Jewish Heritage Europe

Ukraine update: New video shows dramatic progress at Ostroh’s Great Maharsha Synagogue; restoration of interior columns

Screen grab of restoration of interior of Ostroh Great Maharsha synagogue

We’ve been following with great interest the progress of the restoration of the Great Maharsha Synagogue in Ostroh, Ukraine. This new video, showing the restoration of the capitals of the columns, is, well, thrilling — given the state of the building just three years ago.



Restoration work has been going on since 2016, spearheaded by local activist Grigori Arshinov. It got a new roof in March 2017. In a Facebook post, Arshinov said that despite financial constraints, more than half of the ceiling and two-thirds of the walls have so far been plastered, most of the new windows have been restored, and work is now focusing on the decor. “Seven of the eight Corinthian capitals have already been restored. One of the capitals of the column is restored too!”

See more photos and more about the restoration on the Facebook Group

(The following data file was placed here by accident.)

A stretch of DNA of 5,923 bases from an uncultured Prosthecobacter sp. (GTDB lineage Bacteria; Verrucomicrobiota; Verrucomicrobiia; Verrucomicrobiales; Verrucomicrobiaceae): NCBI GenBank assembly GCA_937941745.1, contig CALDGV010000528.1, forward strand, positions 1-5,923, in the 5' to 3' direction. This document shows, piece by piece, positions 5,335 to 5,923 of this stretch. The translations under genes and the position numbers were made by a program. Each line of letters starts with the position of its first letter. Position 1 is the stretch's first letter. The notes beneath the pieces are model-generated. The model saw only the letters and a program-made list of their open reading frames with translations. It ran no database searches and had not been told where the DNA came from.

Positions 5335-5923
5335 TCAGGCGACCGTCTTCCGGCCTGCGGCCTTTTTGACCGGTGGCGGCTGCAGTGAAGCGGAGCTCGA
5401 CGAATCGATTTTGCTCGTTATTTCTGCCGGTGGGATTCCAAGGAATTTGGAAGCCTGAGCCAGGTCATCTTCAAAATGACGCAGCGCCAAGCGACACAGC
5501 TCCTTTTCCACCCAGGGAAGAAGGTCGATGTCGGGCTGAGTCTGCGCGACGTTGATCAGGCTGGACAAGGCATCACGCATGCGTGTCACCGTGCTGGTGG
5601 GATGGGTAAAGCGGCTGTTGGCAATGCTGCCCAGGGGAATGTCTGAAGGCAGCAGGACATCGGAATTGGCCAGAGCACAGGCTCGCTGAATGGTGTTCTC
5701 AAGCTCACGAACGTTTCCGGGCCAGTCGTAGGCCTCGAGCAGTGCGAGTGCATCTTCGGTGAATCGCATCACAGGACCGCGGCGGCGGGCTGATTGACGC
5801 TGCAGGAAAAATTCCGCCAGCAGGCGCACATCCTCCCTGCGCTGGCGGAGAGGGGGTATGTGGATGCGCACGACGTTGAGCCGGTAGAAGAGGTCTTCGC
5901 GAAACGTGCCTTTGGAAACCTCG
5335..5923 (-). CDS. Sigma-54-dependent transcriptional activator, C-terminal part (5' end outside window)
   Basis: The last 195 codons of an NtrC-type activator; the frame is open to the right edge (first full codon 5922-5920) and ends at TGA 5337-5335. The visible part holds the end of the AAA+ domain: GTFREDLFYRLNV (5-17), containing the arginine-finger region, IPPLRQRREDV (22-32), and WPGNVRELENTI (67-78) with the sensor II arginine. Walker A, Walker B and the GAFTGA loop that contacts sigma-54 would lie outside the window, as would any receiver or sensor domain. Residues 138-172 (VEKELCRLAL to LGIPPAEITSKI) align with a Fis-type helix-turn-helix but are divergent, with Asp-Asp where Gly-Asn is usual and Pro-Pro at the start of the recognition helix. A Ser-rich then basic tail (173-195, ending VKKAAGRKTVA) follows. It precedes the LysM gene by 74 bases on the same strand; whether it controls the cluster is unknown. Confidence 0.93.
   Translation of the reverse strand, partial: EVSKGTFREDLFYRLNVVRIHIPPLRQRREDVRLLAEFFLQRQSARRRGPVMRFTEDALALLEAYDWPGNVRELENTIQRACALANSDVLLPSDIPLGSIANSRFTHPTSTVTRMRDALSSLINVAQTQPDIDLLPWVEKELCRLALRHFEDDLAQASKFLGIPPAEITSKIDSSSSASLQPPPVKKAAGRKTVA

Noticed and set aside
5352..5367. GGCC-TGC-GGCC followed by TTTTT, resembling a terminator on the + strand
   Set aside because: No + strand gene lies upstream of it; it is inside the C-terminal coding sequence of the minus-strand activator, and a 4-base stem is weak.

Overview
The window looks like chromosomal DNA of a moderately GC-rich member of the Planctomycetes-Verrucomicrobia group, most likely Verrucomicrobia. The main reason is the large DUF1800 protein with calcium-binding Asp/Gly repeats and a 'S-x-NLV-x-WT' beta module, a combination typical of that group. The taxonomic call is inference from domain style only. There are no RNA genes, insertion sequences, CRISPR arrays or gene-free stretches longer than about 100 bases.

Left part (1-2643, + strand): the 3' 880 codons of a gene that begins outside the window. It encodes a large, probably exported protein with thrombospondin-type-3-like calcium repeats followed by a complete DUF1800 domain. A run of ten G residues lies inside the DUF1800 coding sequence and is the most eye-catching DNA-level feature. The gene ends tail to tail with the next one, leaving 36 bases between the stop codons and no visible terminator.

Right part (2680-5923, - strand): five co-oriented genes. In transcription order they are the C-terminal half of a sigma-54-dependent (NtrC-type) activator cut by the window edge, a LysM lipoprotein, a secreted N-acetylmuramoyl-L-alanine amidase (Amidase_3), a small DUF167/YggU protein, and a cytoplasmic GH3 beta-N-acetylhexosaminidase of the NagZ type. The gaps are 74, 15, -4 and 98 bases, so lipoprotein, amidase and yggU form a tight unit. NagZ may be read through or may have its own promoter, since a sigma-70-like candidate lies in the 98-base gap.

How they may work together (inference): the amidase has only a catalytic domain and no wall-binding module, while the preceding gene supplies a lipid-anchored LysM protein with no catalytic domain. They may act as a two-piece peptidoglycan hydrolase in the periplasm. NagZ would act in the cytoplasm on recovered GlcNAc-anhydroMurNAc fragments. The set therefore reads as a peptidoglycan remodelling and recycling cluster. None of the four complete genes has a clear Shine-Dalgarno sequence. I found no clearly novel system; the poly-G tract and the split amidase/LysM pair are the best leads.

Screen grab on columns under restoration in Ostroh Great Maharsha Synagogue

Built around 1627, the synagogue is an important example of a seminal architectural design for synagogues that emerged in eastern and then western Europe in the 17th century: the nine-bay layout, which symbolized the Twelve Tribes of Israel surrounding the Sanctuary.

Damaged during the Holocaust, it was then used as a pharmacological warehouse under the Soviets, and later abandoned.

We have posted several times about the progress of the restoration, starting in December 2015 with The Great Maharsha Synagogue in Ostroh: Memory and Oblivion. Have we reached the point of no return? , an article by Sergey R. Kravtsov of the Center for Jewish Art about this history of the building — in which he wondered whether it might be too late to save it.

Arshinov told a conference in L’viv in September 2016 that he had been inspired to push for the restoration by Kravtsov’s writing. 

Ruined Maharsha Synagogue in Ostroh, Ukraine, 2011. Photo © Sergey Kravtsov

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